Kate Cornell was diagnosed with type 2 diabetes in June of 2005. Since then, she has controlled diabetes through dietary changes, exercise, and, more recently, metformin. She shares her experiences and lessons learned here and on her blog, kates-sweet-success.blogspot.com, which was named as one of the top diabetes blogs for 2015 by Healthline.com.
Our vision is precious, but it can be threatened by diabetes.
Diabetic retinopathy can occur with diabetes, so it’s important to have your eyes examined on a regular basis. Glaucoma and cataracts are also conditions that can occur.
According to this article, people who are diagnosed with type 2 diabetes should have their eyes examined soon after diagnosis and every year thereafter. Those with type 1 diabetes should have their eyes examined yearly beginning when they are 10 years old.
Be sure to see an ophthalmologist, as they are specialists in medical and surgical issues with the eyes.
What is retinopathy?
The eye contains tiny blood vessels that feed the eye and nerves that send images to your retina. High blood sugars can cause these tiny blood vessels to burst, causing spots in your vision. If left untreated, it can lead to blocked vision, scar tissue, detached retina, and macular edema.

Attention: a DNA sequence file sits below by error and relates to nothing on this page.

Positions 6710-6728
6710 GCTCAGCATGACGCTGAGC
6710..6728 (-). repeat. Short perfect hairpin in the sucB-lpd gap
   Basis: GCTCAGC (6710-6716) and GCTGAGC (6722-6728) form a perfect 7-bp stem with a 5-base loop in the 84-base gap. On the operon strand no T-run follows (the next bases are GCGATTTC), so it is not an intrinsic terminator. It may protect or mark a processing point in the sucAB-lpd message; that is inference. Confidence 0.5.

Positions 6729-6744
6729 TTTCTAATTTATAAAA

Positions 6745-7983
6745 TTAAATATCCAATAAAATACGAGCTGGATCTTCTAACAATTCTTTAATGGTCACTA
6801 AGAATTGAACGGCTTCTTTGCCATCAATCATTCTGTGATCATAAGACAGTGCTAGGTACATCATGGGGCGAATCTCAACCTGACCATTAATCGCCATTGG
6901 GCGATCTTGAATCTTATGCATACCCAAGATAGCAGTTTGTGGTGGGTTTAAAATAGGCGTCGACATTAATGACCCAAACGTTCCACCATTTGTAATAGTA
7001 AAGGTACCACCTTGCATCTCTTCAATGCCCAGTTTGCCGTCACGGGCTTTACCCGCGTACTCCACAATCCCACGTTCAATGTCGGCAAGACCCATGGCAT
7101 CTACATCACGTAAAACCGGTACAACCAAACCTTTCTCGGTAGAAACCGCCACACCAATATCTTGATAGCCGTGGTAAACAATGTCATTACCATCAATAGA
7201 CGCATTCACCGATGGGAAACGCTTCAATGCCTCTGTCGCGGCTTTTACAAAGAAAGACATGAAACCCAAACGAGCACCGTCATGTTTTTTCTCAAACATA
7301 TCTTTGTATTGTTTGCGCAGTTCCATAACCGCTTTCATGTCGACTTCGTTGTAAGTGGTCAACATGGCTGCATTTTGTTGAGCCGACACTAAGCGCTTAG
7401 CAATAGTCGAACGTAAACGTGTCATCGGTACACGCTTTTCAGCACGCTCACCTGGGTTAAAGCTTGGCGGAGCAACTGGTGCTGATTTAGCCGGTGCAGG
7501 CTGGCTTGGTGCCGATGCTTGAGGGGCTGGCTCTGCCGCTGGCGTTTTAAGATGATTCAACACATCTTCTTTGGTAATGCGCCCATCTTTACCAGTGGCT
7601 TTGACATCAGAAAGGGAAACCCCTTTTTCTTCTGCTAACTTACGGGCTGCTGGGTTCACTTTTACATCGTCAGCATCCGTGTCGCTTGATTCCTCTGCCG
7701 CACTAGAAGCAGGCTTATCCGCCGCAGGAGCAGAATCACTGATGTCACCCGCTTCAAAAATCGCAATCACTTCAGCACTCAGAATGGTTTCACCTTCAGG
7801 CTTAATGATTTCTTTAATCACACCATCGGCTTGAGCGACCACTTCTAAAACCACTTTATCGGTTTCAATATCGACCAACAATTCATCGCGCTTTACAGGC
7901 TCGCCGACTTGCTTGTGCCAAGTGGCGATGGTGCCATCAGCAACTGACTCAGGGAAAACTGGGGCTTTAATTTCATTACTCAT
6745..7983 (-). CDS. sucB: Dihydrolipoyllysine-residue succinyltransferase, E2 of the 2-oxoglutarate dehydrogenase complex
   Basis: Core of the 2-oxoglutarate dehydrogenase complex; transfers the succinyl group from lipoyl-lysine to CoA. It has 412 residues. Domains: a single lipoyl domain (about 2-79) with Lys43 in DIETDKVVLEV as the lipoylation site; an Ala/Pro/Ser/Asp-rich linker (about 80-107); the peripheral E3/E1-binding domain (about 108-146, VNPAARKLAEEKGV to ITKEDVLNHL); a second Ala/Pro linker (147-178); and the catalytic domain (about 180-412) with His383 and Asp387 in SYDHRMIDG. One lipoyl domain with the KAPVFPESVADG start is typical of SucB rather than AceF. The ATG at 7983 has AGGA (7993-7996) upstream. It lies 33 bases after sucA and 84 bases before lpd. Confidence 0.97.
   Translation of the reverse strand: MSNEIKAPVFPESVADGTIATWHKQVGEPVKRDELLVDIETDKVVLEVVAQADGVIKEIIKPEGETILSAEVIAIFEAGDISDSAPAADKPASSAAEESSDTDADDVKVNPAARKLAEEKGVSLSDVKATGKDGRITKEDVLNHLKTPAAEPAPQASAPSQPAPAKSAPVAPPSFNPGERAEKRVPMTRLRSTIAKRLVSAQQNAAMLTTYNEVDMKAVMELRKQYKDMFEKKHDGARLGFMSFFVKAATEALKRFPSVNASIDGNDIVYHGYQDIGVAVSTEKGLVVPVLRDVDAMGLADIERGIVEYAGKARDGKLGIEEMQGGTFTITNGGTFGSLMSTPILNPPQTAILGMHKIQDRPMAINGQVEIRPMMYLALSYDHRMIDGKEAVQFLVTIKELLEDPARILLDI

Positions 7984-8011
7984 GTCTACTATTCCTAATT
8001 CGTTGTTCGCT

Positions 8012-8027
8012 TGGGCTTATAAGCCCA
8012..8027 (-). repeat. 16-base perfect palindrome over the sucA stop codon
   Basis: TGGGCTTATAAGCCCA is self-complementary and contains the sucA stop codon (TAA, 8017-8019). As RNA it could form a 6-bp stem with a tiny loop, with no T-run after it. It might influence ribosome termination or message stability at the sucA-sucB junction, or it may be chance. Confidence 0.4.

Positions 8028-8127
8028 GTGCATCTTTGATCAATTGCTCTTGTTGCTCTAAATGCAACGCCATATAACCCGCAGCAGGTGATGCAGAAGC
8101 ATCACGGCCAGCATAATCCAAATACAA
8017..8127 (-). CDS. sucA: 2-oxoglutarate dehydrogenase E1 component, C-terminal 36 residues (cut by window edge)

Yikes, scary stuff!
Prevention and treatment
The good news is that controlling your blood sugar to the best of your ability can help stave off these harmful conditions. Regular eye exams will also help your doctor detect these problems early.
There are procedures that can help if things get worse, like laser procedures or more invasive surgeries to fix the retina. It’s also good to know that your medical insurance will pay for yearly eye exams when you have diabetes, so lack of vision insurance is no excuse to avoid seeing an eye doctor.
Yes, it can be depressing to think about all the things that can go wrongs. But it’s important to be proactive and not stick your head in the sand. Ignoring possible complications from diabetes doesn’t do any good; instead, it will cause you harm. Your best defense against diabetic retinopathy is to work to keep your blood sugar under control and see an ophthalmologist every year.